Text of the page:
The full story: Headwaters Music and Arts hosts week-long camp for youth
BEMIDJI—Local phenologist John Latimer stood in front of a small crowd filled with young faces, explaining the difference between one kind of dragonfly and another. As he pointed from one slide to the next, plenty of hands shot into the air to ask questions, or simply to tell how they'd seen a certain dragonfly in their own backyard.
Contrary to what it may seem, Latimer was not speaking at a science class, but rather at a week-long art camp at Headwaters Music and Arts with the theme of "dragons and dragonflies."
"We're all very nature focused," said Diamond Knispel, one of the leaders of the camp. "The nature part is the realism part of art, and the dragons would be the surreal part."
Encompassing a range of art forms and activities, the program aims to immerse its students in both the art world and the natural world their art so often replicates. However, the camp also features a storytelling angle, helping the students not just to create, but to be able to tell the full story behind their artwork.
After Latimer finished speaking, the students broke off into groups—one went off to finish a papier-mâché project they'd begun earlier, another to draw sketches based on the various leaves and branches lying on the table. Throughout the week, they'd all circulate to experience the different art forms at the camp.
There were 26 students who took part in the art school's annual camp, stretching in ages from 9 to 14. It included everything from the students' papier-mâché projects to other forms such as pottery and fiber art. The camp finished on Friday with an art exhibition and reception for the students.
For part of the camp, the theme "dragons and dragonflies" meant learning about nature, such as during the lecture with Latimer. For another part of the camp, that may have meant diving into other elements of storytelling outside of just paint and paste.
In instructor Jamie Lee's class, the students had to create art projects and then tell the rest of the class a little about the piece's story, whatever that may include.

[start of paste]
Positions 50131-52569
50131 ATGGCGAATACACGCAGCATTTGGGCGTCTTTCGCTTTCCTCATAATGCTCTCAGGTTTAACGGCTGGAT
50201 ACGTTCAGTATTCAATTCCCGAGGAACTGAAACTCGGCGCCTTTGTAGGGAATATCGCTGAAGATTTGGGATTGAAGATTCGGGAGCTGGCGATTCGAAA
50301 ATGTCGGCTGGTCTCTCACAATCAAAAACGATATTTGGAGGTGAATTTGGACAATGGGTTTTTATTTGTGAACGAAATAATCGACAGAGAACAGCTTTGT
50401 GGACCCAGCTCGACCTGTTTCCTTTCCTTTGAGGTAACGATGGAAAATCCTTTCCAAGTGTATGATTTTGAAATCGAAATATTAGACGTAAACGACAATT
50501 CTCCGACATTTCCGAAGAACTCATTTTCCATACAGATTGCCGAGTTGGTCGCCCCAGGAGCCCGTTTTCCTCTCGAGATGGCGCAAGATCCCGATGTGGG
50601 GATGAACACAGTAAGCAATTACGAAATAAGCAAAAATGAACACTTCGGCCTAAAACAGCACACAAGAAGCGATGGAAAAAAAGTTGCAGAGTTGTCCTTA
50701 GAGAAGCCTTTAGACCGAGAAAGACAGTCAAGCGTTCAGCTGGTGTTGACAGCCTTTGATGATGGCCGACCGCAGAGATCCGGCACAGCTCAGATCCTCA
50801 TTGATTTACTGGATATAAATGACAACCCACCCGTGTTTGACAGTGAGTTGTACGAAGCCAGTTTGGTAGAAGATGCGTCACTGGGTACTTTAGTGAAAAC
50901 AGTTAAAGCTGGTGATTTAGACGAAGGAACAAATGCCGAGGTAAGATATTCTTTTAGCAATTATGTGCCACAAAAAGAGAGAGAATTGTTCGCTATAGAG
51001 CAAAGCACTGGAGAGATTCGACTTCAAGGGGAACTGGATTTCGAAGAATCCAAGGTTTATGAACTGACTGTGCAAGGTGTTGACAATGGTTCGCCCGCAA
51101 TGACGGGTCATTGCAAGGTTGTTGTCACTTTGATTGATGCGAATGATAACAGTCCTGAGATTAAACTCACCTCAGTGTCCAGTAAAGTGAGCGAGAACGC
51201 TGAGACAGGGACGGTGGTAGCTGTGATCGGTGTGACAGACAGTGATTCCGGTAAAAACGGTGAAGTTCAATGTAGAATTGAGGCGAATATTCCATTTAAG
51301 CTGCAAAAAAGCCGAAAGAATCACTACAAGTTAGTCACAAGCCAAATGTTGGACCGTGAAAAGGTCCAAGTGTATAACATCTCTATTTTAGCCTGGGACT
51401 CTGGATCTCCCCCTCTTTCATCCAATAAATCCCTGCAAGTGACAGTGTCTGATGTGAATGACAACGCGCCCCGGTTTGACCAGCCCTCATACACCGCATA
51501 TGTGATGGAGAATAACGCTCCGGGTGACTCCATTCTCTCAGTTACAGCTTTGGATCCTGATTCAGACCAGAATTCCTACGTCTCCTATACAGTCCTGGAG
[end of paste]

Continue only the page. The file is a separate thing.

"I think the storytelling part of it is really good," said Evan Langerak, a 12-year-old student who came to the art camp. "I think it helps contribute to what our artwork is."
But the storytelling element wasn't just about creating stories to accompany the artwork. It also focused on learning how to communicate that component to everyone else who may see or experience the art. That's when they began to delve into the concept of creating artist statements.
The students walked to Gallery North to see the different artist statements other artists had written, which usually includes the description of the art or how the artist interprets the piece. For some of the students, like Langerak, it was the first time they were introduced to the concept.
For the camp leaders, like Knispel, it was important to teach the students how to tell their full story, not just with clay and paint, but also with words.
"We tried to figure out how the artist statements and the art itself actually fit together," Knispel said. "We're getting the kids to figure out how to talk about their art and tell the story about why they create in the first place."